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Total Hip Replacement Surgery

Your hips work hard throughout your life and during your daily routine. Arthritis of the hip can make it hard for you to perform everyday tasks, walk and enjoy recreational activities. If your arthritis is severe, you may begin experience pain when you are sitting down or trying to sleep.

In the total hip replacement procedure, the prosthesis is made up of two major parts. The femoral component is a metal stem with a ball on the end and replaces the top of the femur or thigh bone. The acetabular component replaces the socket side of the joint and is made of a metal cup and usually a plastic liner.

Before you are taken to the operating room you will be given medication to help you relax, and the anesthesiologist will talk with you about the medications he will be using. In the operating room, you will be placed under full anesthesia.

Once you are anesthetized, the surgeon will begin by making an incision to allow access to the hip joint. He will then expose the joint and place a cutting jig or template on the end of the femur, or thigh bone. This jig allows the surgeon to cut the bone precisely so that the prosthesis fits exactly. Once the femur is cut, the inside of the bone will be prepared so that it closely matches the shape of the femoral stem your surgeon has selected. Then the socket portion of the pelvis is prepared with cutting tools so that the metal cup will fit exactly.

Click below to view a movie of how the total hip implant components work together...

The implants are next placed. This usually begins with the acetabular component. This is most often put in a "press fit" method without use of cement. The femoral component is placed next. This is also placed by "press fit" but sometimes bone cement will be used. The cement is an acrylic cement called Polymethylmethacrylate (PMMA). This cement has been used successfully by orthopedists for over 25 years. It is a strong material, well-tolerated by the body and sets or cures within 15 minutes after it is mixed. Before curing, the cement is pressure-injected and the femoral stem is placed.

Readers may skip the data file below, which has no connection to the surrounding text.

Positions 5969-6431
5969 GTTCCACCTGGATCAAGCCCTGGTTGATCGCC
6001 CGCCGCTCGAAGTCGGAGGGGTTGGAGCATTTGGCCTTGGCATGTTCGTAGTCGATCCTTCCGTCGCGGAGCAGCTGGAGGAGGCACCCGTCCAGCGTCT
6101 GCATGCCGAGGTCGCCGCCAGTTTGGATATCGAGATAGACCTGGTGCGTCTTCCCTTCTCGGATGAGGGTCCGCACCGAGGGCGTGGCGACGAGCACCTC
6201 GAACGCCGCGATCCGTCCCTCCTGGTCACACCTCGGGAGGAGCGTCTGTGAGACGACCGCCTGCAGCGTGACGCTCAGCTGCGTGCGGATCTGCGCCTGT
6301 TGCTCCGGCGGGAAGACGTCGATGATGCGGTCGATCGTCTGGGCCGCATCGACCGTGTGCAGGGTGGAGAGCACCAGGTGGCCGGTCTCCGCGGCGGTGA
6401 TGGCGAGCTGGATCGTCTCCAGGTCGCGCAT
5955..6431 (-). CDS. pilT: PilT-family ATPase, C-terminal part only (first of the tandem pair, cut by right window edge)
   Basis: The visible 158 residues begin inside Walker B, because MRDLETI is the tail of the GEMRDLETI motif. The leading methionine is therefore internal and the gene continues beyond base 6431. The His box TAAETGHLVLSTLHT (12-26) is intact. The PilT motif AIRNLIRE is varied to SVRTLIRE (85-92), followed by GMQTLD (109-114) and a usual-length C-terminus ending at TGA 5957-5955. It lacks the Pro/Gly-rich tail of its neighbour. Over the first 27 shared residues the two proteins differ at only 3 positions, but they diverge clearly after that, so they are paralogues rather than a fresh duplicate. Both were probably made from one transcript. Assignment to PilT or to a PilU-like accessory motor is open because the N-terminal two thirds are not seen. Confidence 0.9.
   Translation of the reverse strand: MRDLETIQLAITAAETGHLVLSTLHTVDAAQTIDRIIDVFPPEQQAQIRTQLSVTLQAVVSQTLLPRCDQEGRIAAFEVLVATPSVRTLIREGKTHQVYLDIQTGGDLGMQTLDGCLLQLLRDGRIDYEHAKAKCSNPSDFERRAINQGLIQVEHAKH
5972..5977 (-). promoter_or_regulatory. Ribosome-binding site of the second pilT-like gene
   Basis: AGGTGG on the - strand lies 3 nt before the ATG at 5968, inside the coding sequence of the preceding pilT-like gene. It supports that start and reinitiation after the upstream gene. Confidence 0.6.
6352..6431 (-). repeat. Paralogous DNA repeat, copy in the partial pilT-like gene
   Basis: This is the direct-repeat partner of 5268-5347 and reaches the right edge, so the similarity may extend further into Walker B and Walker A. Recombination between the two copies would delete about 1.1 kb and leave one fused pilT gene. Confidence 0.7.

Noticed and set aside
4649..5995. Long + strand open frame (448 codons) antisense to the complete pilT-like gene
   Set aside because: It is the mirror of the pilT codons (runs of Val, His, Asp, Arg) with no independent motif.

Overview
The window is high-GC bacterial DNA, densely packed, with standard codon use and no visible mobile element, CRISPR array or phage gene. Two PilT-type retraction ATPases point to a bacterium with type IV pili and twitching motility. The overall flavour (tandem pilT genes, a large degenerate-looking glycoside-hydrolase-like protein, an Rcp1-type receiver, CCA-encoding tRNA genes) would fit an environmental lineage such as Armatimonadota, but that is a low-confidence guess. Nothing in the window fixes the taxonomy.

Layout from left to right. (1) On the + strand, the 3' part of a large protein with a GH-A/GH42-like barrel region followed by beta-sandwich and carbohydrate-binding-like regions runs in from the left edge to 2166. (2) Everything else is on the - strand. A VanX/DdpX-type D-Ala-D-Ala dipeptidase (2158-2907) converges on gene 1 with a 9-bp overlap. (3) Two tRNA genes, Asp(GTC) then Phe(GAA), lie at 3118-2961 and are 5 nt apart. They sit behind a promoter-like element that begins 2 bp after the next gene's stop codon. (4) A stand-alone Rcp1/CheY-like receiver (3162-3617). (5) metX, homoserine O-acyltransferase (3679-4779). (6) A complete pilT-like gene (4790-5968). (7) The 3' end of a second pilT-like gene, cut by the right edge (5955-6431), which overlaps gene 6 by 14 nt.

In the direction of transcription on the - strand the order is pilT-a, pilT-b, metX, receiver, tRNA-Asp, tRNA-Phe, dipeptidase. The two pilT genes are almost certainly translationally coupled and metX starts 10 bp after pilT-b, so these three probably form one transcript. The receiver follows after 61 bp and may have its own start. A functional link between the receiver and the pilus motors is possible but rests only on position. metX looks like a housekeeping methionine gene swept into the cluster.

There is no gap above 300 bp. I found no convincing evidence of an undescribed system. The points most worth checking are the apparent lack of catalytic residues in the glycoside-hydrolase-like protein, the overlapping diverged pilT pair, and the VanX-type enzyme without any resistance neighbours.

When the implants are able to be affixed to the bones without cement, special surgical instruments are used to precisely prepare the bones so as to enable a press fit. To supplement this joining, supportive screws or pegs are often used. Bone is a living and growing tissue. An implant can be coated with metallic beads to form a porous covering and when placed in very close contact to living bone, tissues can grow into the pores, further locking the implant in place. Porous-coated hip prostheses have been used for many years and have shown excellent results in many patients.

After implanting the prosthesis, both leg length and stability is evaluated. Finally, the incision is closed and a drain may be placed.

Click below to view an animation of the total hip replacement procedure...

Returning Home

Physical therapy will be performed to not only get you walking again but will show you exercises and precautions for your hip replacement. You will be discharged when you can get out of bed on your own and walk with a walker or crutches with little or no assistance. You may be discharged to home, inpatient rehabilitation or a skilled nursing facility.

After leaving the hospital, you will advance weight bearing as instructed and begin using a cane when instructed by your therapist or doctor. You will continue the hip precautions as instructed for a total of 3 months after the surgery. Showering and wound care should be done based on instructions given by your surgeon. Increased redness drainage or pain should be reported to your surgeon.

You will continue your home exercise program and maygo to outpatient physical therapy, where you will work on an advanced strengthening program and such programs as stationary cycling, walking, and aquatic therapy.

Your long-term rehabilitation goals are walking without any assistive devices, mild or no pain with walking or other functional activities, and independence in all activities of daily living.